Sunday, June 6, 2010

Erin's Take on Bear vs. Shark

This Bear vs. Shark submission comes to us from Erin, a friend of The Couchwarmers. Due to both length and thoroughness of research, we feel that it requires its own post. We strongly encourage you to read on before coming to a final verdict:

First, let's examine the facts. The rules of the hypothetical stated that the bear in question is "the biggest, deadliest bear" and the same goes for the shark - biggest and deadliest. None of that basking shark nonsense. A quick Google Search gives me the following numbers:

Shark: The Great White can get as long as 26.2 feet and weigh as much as 5000 pounds.

Bear: The Polar Bear averages around ten feet, so let's give it an extra two and say 12. Weighs in at 2,500 pounds (heaviest recorded).

To put it in perspective, 26.2 feet is slightly taller than a two-story building. 12 feet is less than half of that. My car -- a 2000 Volvo S70 -- weighs 3210 pounds. More than the bear, less than the shark.

In terms of weaponry, the bear has four slashing appendages and a lot of teeth, plus the ability to walk on its hind legs. The shark simply has a mouthful of teeth. The bear can move forwards, backwards, side to side, and can stand on its hind legs. The shark can move forward and side to side, as well as vertically, as far as the upper limit of the 'neutral territory' they are in. There is a longstanding myth that punching a shark in the nose will drive it away; however, the Mythbusters busted that wide open (although punching a shark in the gills does seem to have some effect.)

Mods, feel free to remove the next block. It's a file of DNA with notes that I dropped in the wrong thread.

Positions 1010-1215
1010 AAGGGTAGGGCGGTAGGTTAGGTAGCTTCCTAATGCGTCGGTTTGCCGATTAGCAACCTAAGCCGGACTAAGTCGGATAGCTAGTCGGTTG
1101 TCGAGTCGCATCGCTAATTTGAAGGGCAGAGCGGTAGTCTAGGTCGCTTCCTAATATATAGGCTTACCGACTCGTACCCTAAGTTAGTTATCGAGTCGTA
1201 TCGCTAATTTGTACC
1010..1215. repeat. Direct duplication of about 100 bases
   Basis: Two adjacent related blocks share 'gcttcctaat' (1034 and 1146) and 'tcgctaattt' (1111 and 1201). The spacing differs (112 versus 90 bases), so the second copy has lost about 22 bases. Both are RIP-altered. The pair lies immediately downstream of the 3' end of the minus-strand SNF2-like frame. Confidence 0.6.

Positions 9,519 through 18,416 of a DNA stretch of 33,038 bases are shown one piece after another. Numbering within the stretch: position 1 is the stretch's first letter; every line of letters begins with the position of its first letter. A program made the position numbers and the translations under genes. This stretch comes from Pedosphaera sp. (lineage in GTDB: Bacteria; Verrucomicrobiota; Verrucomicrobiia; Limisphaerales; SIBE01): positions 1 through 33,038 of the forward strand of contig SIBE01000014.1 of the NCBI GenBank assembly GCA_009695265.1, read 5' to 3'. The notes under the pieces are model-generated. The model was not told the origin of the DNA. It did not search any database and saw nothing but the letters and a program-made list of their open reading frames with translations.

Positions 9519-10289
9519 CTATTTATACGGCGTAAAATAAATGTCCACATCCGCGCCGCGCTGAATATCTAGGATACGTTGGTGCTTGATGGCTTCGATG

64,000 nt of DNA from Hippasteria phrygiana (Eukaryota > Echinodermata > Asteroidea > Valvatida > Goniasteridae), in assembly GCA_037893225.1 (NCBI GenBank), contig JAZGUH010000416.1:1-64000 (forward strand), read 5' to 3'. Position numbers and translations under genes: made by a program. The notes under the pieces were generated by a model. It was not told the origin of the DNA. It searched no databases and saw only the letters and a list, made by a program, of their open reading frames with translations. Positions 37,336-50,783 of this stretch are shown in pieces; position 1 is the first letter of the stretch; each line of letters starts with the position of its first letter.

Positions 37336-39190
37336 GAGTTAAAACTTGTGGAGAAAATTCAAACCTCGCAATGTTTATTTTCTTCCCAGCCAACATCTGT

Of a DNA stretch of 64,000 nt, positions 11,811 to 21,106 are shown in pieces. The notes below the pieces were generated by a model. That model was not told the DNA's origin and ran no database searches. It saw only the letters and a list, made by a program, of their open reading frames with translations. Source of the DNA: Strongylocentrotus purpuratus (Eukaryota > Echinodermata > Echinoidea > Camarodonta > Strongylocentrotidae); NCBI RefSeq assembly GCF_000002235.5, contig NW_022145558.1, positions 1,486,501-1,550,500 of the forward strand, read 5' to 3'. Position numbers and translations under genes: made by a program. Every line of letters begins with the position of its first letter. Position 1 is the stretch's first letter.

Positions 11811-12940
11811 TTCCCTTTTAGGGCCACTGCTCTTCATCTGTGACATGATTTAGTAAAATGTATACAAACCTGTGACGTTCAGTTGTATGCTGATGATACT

Bears have a top speed of around 35mph; Sharks clock in at 25mph. I can't do physics, but the greater mass of the shark suggests that even at 25mph, it can do some some damage -- again, to go back to the car comparison, I'd rather not be run over at 25mph.

If it came to hand-to-hand, as it were, combat, the bear would obviously have the upper hand. The skin of the shark is tough, however, and would probably sustain a fair bit of damage before being fatally injured, but it would be difficult for the shark to get past the claws to attack. It might be able to get one or two blows in, but its slower speed and lack of multiple weapons makes it an unfortunately ineffective fights in close quarters.

In spite of all this, the shark would still appear to have the advantage. Although a shark cannot reverse or stop suddenly, it has the vertical element. A shark can attack from above, using its massive mouthful of teeth to break the spine of the bear before the bear can even get one dig in. The sheer force of a 5,000lb shark dropping down at 25mph would probably be enough to kill the bear by crushing its skill or breaking its neck; the teeth don't even have to come into it. Assuming the neutral environment extended far enough up to allow for this manouver, the shark will win every time.

It's not an exciting fight, but it is a fast one, so you've still got time to hit the pub before last orders.

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